Institutional Investor asked participants in the All-America Research Team survey to identify the industry sectors and macroeconomic disciplines in which they would like to see more sell-side research. We received more than 950 suggestions on topics ranging from additive manufacturing — better known as 3-D printing — to yieldcos, fairly new mechanisms that hold the cash-generating infrastructure assets of renewable energy outfits. This installment looks at companies that provide software as a service.
The concept of “software as a service,” often abbreviated as SaaS, has been around for decades, and it is easy to understand the appeal from both a provider’s and a user’s perspective. Vendors can generate recurring revenue from subscription fees for the software and services they provide, thus resulting in stickier client relationships, and users can access their data from anywhere — from any computer in any region — without having to worry if they are using the latest version of the software or if their licensing fees are up to date.
The reason that SaaS is getting a lot of attention lately is because it seems to represent the future of the software industry. Kasthuri Rangan, who captures the top spot for the first time in Software on II’s All-America Research Team, believes that these companies also provide investors with an opportunity to make serious money in a sector that many believed held little promise for growth. The Bank of America Merrill Lynch analyst notes that cloud computing (of which SaaS is but one aspect), accounts for only about 3 percent of information technology spending in the U.S. “We think this number is going to grow dramatically,” the San Francisco–based researcher says.
Mark Moerdler, an analyst at Sanford C. Bernstein & Co. who has written extensively on SaaS, agrees — and maintains that older, established companies may have the most to gain. “We believe that Microsoft Corp. is going to benefit significantly from the move to the cloud,” he says. “The company started to prepare for the transition eight years ago and now is moving very aggressively to not just SaaS but also [platform as a service] and [infrastructure as a service]. As compared to most vendors, Microsoft’s offerings run either on-premise or in the cloud, so customers can choose between the two or run a hybrid combination.”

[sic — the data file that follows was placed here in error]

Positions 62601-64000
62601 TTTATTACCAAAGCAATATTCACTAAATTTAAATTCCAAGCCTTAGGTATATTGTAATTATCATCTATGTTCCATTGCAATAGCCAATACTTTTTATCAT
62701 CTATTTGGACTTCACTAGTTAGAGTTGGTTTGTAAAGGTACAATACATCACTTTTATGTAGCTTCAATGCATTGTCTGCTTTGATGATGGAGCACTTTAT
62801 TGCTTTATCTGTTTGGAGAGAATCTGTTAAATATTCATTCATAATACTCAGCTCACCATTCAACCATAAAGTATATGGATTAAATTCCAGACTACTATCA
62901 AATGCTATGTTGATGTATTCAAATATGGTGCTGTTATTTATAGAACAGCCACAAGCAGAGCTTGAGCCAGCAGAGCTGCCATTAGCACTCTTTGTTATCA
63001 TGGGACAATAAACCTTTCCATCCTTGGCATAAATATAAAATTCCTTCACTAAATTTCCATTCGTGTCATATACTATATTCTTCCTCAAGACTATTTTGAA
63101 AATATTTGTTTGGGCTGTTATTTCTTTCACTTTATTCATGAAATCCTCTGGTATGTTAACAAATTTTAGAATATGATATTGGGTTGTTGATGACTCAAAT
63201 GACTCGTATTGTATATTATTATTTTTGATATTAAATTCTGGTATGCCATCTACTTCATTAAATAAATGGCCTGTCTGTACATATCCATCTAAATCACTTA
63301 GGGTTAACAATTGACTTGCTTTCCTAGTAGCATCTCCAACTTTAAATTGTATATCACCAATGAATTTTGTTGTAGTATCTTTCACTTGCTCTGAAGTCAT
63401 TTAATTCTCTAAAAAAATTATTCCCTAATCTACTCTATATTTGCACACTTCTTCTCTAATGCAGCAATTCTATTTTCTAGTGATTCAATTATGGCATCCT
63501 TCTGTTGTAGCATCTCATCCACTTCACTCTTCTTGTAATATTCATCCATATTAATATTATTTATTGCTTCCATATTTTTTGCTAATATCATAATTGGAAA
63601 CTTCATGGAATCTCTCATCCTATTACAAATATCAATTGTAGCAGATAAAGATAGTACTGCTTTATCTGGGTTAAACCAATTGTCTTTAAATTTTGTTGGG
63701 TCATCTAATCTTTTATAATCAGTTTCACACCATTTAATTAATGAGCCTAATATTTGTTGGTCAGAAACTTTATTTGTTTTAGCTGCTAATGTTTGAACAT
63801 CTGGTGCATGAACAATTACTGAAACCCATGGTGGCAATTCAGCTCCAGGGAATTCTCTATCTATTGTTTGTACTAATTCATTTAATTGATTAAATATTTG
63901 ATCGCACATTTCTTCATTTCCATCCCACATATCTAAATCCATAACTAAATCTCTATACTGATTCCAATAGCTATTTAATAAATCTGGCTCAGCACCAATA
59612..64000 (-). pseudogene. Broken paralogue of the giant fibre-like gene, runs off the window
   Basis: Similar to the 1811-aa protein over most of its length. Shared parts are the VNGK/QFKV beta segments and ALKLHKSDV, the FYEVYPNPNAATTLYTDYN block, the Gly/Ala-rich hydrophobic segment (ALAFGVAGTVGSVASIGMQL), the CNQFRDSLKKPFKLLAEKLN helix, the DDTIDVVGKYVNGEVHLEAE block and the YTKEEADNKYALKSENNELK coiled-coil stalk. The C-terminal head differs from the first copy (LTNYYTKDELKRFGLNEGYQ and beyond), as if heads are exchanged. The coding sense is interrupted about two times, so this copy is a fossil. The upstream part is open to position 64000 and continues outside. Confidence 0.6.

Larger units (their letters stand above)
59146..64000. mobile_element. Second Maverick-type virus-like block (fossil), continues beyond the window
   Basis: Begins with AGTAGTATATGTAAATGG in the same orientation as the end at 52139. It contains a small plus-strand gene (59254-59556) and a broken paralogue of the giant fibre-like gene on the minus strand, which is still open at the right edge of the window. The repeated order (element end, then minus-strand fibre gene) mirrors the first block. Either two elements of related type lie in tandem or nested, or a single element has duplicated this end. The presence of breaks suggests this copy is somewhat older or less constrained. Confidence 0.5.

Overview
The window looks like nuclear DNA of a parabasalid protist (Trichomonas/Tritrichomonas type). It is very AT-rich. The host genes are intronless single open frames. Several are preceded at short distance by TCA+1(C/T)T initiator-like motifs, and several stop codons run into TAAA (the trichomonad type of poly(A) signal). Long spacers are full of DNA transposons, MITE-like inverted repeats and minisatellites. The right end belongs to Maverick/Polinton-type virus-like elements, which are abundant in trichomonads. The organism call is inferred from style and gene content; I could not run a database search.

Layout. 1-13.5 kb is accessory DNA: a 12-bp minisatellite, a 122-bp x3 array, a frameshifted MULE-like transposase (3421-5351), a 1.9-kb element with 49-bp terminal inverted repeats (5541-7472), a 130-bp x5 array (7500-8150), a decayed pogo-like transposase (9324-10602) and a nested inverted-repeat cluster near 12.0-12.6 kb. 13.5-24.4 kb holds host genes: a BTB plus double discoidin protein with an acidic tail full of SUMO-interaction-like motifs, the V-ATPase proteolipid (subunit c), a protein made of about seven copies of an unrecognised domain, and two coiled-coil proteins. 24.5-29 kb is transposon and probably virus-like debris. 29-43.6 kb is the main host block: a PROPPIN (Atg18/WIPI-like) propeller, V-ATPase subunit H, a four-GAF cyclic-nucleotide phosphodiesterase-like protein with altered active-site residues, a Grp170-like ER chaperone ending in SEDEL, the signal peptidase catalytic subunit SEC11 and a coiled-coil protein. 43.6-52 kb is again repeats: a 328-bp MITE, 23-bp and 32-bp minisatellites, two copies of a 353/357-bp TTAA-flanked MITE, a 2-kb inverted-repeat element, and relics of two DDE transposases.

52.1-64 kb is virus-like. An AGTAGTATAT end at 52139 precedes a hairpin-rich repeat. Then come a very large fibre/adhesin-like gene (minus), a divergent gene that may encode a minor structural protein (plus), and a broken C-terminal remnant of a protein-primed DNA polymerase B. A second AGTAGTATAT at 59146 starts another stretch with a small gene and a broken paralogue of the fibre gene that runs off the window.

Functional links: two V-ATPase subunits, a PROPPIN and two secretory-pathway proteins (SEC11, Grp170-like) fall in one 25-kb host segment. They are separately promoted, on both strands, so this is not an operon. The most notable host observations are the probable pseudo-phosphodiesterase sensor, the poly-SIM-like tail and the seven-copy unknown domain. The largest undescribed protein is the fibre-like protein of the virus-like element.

The Redmond, Washington–based computer and consumer electronics behemoth is building the largest cloud scale of any vendor competing in SaaS, Moerdler adds, and the implicit economies of scale will allow it to achieve margins that rivals will not.
“We are also bullish on Adobe Systems’ prospects, as they are the leader in digital marketing SaaS, and this is a large and growing market,” observes the analyst, who works out of New York and earns a runner-up spot in the sector this year. The San Jose, California–based developer of the portable document format and other products “is also in the midst of a transition from a license model to a subscription model with an embedded price increase.”
However, he is bearish on what is arguably one of the more recognizable SaaS names, Salesforce.com, a San Francisco–based provider of customer relationship management software. “We have an underperform on Salesforce.com,” Moerdler reports. “We see the core businesses slowing significantly, and the company is moving from organic growth more and more to growth via acquisition, which can be difficult and painful. We believe the combination impacts margins.”
Companies that Salesforce.com has bought in the past two years include France’s EntropySoft, which provides content integration solutions; Bellevue, Washington–based clipboard.com, an online clipping service; and RelateIQ, an enterprise software company headquartered in Palo Alto, California.
Rangan, on the other hand, is unabashedly bullish on Salesforce.com and insists that the company’s core growth is “solid.” (The stock has risen 7.1 percent year-to date through late October, compared with 12.6 percent for the sector and 6.1 percent for the broad market.)
Client expectations regarding performance drivers in the SaaS space are changing, Moerdler notes. “Until recently it was growth rate and growth prospects, but we believe investors are looking more and more at other factors, including margins and prospects for margin improvement, competitive positioning and so on,” he says. “The space is moving from single-product point solutions in the cloud to larger offerings including suites. Competitive pressure is increasing in many parts of SaaS as both new vendors enter the market and traditional on-premise vendors become more competitive and offer fully featured SaaS.”